Beauty Contests and Irrational Exuberance: A Neoclassical Approach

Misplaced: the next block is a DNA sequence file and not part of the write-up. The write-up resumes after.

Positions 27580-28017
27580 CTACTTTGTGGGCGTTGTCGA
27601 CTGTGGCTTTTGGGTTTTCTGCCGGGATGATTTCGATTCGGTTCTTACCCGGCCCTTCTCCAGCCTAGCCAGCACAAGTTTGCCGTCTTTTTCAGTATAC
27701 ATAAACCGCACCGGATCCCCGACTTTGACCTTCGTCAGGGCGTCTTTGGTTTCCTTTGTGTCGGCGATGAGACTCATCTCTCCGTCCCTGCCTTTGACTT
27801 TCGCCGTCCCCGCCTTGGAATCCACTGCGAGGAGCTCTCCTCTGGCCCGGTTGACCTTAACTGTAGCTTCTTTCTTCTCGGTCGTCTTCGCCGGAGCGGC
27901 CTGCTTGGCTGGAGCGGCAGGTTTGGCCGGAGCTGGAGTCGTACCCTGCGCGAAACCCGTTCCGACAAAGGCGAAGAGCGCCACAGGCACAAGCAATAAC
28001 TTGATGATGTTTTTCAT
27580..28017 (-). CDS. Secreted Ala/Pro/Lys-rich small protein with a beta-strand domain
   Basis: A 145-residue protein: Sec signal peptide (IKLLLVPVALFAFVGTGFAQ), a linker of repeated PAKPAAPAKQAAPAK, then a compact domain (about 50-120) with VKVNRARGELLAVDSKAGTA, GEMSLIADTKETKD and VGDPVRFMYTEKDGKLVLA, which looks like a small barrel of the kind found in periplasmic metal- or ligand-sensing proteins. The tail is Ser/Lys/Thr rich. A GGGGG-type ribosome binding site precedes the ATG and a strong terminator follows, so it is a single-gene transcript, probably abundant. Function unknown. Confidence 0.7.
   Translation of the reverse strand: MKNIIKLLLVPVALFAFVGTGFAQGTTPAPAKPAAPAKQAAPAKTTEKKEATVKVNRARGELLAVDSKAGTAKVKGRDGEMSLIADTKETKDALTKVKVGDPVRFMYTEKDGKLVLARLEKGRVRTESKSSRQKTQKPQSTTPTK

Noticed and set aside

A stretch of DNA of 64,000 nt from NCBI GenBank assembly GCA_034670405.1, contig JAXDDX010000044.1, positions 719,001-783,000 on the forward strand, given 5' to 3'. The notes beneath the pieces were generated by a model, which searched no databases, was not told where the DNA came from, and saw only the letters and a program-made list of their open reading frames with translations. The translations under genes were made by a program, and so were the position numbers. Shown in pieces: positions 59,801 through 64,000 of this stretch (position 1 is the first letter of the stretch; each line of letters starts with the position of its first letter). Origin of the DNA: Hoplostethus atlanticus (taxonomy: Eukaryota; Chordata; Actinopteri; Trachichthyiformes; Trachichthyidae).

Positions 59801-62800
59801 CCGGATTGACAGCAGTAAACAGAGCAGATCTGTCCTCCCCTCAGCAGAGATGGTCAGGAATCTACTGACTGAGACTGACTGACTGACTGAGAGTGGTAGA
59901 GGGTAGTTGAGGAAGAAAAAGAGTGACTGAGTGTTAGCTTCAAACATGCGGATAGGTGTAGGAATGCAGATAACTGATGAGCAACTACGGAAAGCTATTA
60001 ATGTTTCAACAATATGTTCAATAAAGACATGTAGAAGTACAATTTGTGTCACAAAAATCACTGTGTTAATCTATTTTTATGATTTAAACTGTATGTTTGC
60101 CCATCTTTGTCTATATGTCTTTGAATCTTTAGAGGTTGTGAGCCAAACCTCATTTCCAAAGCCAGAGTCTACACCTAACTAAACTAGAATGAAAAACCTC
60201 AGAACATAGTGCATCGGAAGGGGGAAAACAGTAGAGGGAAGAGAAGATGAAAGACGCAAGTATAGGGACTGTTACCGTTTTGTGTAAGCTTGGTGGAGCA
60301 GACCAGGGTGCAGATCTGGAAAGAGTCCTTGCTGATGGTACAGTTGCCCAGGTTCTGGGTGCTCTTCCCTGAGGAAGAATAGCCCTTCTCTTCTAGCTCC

The arrival of new, unfamiliar, investment opportunities is often associated with “exuberant” movements in asset prices and real economic activity. During these episodes of high uncertainty, financial markets look at the real sector for signals about the profitability of the new investment opportunities, and vice versa. In this paper, we study how such information spillovers impact the incentives that agents face when making their real economic decisions. On the positive front, we find that the sensitivity of equilibrium outcomes to noise and to higher-order uncertainty is amplified, exacerbating the disconnect from fundamentals. On the normative front, we find that these effects are symptoms of constrained inefficiency; we then investigate policies that can improve welfare in our model without any informational advantage on the government's part. At the heart of these results is a distortion that induces a conventional neoclassical economy to behave as a Keynesian “beauty contest” and to exhibit fluctuations that may look like “irrational exuberance” to an outside observer.
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